Mar 31, 2023, 7:41 AM
There's the old story that comes up now and then in surveys where something like 90% of people think they are "above average" in intelligence or whatever. Of course, in reality you'd expect somewhere closer 50% to be above average and 50% below average, assuming some kind of even distribution.
I ran across another twist on this recently. Companies sometimes rate their employees based on "meets expectations", "exceeds expectations", or "does not meet expectations". Managers do the scoring.
And the senior leadership comes back and they are not happy because not enough people exceed expectations. In other words, they expected more people to exceed expectations. Which starts to get into a weird feedback loop.
It even gets weird for those doing the evaluations. "Jim is doing great. He does more than others. He exceeds expections." But Jim is at a senior level with more exprience. So we expect him to do more. So really, he's just meeting expectations, and should be rated the same as everyone else even though he's doing twice the work.
Some of the confusion comes from the abstraction of the levels. Instead of saying "meets", "doesn't meet", "exceeds", we just make these 1, 2, and 3. So it's easy for management to say, "we expect more 3s" without running into the syntactical paradox. Then you start to hear stuff like, we expect you to raise some of those 2s to be 3s. Which translates to "we expect that the people who are meeting expectations to start exceeding expectations". So if they only continue to meet expectations, they are then failing to meet expectations.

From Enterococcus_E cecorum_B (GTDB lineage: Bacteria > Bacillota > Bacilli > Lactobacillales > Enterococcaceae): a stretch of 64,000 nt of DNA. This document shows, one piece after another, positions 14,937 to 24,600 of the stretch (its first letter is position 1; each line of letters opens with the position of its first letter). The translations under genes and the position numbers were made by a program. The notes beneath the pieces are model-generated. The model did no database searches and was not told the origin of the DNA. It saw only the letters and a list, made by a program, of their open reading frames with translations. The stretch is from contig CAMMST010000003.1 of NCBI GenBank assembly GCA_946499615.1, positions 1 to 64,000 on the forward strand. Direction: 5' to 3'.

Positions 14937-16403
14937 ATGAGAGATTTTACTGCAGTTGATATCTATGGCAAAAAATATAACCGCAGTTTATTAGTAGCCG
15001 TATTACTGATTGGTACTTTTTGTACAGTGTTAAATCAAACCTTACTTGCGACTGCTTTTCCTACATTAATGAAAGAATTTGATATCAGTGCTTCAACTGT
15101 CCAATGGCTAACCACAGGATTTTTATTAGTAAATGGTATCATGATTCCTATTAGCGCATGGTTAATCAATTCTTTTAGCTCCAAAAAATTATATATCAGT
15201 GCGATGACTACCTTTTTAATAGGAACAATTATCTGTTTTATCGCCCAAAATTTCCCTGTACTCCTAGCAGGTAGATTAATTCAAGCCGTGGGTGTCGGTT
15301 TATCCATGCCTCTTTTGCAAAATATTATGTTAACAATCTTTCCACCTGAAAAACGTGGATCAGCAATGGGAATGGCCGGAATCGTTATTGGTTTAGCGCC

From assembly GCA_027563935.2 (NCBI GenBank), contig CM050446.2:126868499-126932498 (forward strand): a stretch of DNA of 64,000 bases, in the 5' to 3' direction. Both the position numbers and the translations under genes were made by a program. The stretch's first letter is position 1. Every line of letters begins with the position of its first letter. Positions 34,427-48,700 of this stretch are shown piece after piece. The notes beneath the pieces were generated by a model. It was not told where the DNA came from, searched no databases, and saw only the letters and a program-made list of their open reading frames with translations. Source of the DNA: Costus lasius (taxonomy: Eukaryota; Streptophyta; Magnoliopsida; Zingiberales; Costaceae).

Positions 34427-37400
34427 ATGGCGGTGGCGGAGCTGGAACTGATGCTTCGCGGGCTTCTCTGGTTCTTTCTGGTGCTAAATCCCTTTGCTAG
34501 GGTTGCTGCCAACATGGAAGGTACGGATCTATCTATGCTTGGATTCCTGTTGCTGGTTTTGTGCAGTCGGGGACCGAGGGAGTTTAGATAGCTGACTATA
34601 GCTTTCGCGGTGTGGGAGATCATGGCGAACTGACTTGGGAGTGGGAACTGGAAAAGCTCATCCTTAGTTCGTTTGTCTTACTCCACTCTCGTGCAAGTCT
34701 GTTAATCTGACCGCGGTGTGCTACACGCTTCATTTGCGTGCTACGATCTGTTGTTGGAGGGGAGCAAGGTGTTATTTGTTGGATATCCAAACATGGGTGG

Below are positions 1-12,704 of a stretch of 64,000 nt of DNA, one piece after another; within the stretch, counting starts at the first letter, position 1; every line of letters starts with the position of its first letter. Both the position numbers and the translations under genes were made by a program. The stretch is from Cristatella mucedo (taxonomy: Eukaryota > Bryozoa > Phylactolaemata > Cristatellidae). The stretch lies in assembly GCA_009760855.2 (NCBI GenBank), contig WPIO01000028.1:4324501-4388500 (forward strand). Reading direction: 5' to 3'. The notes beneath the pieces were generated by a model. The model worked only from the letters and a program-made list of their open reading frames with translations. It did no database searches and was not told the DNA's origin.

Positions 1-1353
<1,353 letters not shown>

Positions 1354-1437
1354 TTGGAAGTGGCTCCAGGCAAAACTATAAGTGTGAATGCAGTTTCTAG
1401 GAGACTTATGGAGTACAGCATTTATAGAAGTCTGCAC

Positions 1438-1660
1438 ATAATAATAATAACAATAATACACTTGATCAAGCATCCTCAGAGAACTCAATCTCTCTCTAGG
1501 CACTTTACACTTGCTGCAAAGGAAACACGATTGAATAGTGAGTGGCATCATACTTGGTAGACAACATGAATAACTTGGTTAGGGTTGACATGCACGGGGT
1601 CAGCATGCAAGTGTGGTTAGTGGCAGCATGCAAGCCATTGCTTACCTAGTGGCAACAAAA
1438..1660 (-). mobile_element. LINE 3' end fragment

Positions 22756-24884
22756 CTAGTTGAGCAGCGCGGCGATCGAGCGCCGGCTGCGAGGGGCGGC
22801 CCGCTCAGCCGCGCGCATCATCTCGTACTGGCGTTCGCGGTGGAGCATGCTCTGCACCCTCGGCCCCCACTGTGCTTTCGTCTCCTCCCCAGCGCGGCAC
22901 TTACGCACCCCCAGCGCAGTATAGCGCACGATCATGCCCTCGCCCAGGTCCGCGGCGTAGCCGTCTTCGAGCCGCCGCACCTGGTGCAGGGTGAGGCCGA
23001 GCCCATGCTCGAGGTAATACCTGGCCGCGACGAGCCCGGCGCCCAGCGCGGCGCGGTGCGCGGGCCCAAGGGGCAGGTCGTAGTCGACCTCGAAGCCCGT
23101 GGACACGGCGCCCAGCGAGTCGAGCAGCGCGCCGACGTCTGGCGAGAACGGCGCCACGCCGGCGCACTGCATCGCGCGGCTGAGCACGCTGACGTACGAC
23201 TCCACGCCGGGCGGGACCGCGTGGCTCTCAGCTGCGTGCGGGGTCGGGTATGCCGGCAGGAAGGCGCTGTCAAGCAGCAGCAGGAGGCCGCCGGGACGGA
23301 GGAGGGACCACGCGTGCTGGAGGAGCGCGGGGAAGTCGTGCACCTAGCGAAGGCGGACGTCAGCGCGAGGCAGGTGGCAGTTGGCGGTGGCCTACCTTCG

And if someone is rated a 3, then they are exceeding expections. We then see them as someone who operates at that level and have a new expection for them. On the next eval cycle, even though they are still operating at that level, are they now just a 2, because they are meeting our new expectations? Did their performance rating drop because their level of performance drop?
Oddly, the 1 to 2 range doesn't run into the paradox from what I can see. "We expect you to raise some of those 1s to 2s" seems ok to me. We expect you to get some of those people who are not meeting expectations to start meeting them. OK, fair.
In general though, I'm not a big fan of this rating system. If someone is doing their job 100%, then they are meeting expectations. They get a 2, which is mid level. Dangerously close to underperforming, which is at risk of being let go. The only way to get a top rating is to do more than you were hired to do, or more than you are paid for. But part of being a manager is going along with this stuff and supporting your decently-performing people through it all.